Project Osprey has followed the progress of two Osprey hatchlings this Spring. The older began flapping its wings about three weeks ago — the younger, about a week later.
They have very different personalities. The older is very quiet, and likes to perch on the nest doing a sort of hip hop neck slide. The younger spends most of the time nestled down calling out for food.
Both are nearing their maiden flight which typically occurs within 7-8 weeks of hatching.
Osprey are a type of hawk. With a 70-inch wingspan they are smaller than a bald eagle (80-inch). Look for their stick nests near any body of water as they typically feed on fish. Osprey will nest atop trees, cranes, buoy markers and poles.
There is an abandoned nest across the creek that I believe has been used by this pair in year’s past, but it is not as big or defensible as the one you see here.
Project Osprey has been a very difficult task due to the fact that I don’t have the proper gear to capture awesome photos and video. Not even 5% of the images were usable, and the many hours of video were condensed into the 10-minute film posted below.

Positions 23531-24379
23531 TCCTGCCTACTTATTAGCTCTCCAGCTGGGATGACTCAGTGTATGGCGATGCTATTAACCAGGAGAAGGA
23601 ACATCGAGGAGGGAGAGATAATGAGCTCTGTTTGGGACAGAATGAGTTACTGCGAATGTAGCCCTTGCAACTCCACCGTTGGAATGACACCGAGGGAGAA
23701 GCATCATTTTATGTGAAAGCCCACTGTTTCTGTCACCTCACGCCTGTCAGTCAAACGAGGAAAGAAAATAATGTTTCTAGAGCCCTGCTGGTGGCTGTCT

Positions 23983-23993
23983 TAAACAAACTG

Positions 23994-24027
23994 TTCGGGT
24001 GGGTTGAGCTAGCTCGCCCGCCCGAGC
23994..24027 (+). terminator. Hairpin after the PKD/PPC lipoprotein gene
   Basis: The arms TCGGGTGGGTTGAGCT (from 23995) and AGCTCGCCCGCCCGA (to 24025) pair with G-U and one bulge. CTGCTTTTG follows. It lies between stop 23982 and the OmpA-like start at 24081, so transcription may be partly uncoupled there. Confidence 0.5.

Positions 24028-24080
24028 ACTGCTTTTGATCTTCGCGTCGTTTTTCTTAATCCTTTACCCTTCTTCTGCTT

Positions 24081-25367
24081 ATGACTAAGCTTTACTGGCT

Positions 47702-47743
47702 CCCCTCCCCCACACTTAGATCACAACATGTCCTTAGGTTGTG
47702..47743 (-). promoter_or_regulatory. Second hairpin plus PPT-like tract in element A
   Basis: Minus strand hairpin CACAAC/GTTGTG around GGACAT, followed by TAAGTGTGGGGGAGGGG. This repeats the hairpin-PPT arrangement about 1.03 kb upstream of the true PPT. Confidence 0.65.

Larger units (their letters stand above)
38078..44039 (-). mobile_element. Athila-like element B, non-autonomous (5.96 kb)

A bridge camera — in this case, the Panasonic DMC-FZ200 — will certainly give you the distance, but not the quality. My APS-C crop camera — Canon Rebel T7i — captures great images, but my longest lens is only 250mm.
A premium lens costs thousands of dollars, and because this isn’t my style of photography, I couldn’t justify the expense. Now, if I worked for National Geographic then, yeah, I’d gladly pay the price.
However, out of impulse, I ordered — then canceled — the Sigma 150-600mm f/5-6.3 Contemporary DG OS HSM Lens (US$900 at Amazon). The effective crop factor (240-960mm) would certainly get the job done, right?
The Sony RX10 IV is touted by many to be the very best bridge camera, but at US$1600 it would be a more expensive option than purchasing an interchangeable lens for the Canon.
On the other hand, the Sony captures images that are of DSLR quality without having to tote a bag full of lenses and camera body. Built with a ZEISS Vario-Sonnar T 24-600mm f/2.4-4 ultra-zoom Lens, and 25x optical zoom, the RX10 could very well replace all of my gear.
Should you buy the RX10 IV? Maybe not right now as Sony plans to announce later this year the release date of the RX10 V. Wait and see what the improvements are, or score the IV at a discounted price.
Does a bridge camera at 600mm produce as clear an image as a DSLR at the same length? Well, if it’s a $10,000 prime lens then, obviously, no. If you have to crop the image there will be distracting noise and artifacts, but for this project the FZ200 was decent enough … and I only paid US$250 though, in 2016, I should have bought the Sony RX III.
Project grade: C+
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